The album closes with the composer’s own transcription of  his celebrated nationalist work ‘Finlandia’ which loses nothing and indeed gains much in its solo piano version, especially in Joseph Tong’s authoritative handling of the dramatic tremolandos and majestic sonorous chords of the opening measures and the sensitively portrayed chorale which is intimate and tender.

Joseph Tong is a champion of Sibelius’s piano music and his studies have taken him to Finland to the composer’s home in Ainola, where he played the composer’s own Steinway piano. His commitment to this music is evident in his sensitive shaping and pacing of these piano works. The piano sound on this recording is excellent, warm and clear, and there is much to enjoy on this disc. I believe a second volume is planned.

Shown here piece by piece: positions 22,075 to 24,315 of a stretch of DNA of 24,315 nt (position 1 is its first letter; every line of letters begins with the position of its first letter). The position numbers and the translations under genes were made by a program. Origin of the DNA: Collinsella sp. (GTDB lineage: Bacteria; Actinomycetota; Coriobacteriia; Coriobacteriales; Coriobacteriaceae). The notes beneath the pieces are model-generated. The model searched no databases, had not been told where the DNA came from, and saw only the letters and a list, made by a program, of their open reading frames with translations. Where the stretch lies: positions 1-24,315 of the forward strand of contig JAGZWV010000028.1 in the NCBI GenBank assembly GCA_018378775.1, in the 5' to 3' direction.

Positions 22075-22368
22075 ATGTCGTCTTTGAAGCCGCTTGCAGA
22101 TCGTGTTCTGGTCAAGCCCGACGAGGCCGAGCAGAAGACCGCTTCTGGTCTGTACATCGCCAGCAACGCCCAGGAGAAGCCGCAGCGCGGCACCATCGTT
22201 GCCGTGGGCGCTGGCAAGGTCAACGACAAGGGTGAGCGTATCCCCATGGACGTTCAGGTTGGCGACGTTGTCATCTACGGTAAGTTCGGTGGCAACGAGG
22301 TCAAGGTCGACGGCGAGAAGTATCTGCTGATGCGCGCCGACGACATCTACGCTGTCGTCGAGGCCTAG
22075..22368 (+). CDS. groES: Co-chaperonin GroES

Recommended.

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Jean Sibelius Piano Works, Volume 1

Kyllikki, Op.41
Five Pieces “The Trees”, Op. 75
Five Pieces “The Flowers”, Op. 85
Five Romantic Pieces, Op. 101
Five Esquisses, Op. 114
Two Rondinos, Op. 68
Finlandia, Op. 26

Joseph Tong, piano

Quartz Music

Haydn: Sonatas & Variations – Leon McCawley

sommcd0162Whenever I hear Haydn’s piano music played well, I want to rush to my piano to play it myself. Such was the effect of listening to Leon McCawley‘s new ‘Sonatas and Variations’ disc on the Somm label. Haydn’s piano music is not performed enough, in my humble opinion, so it is a pleasure to have a recording of such quality to enjoy.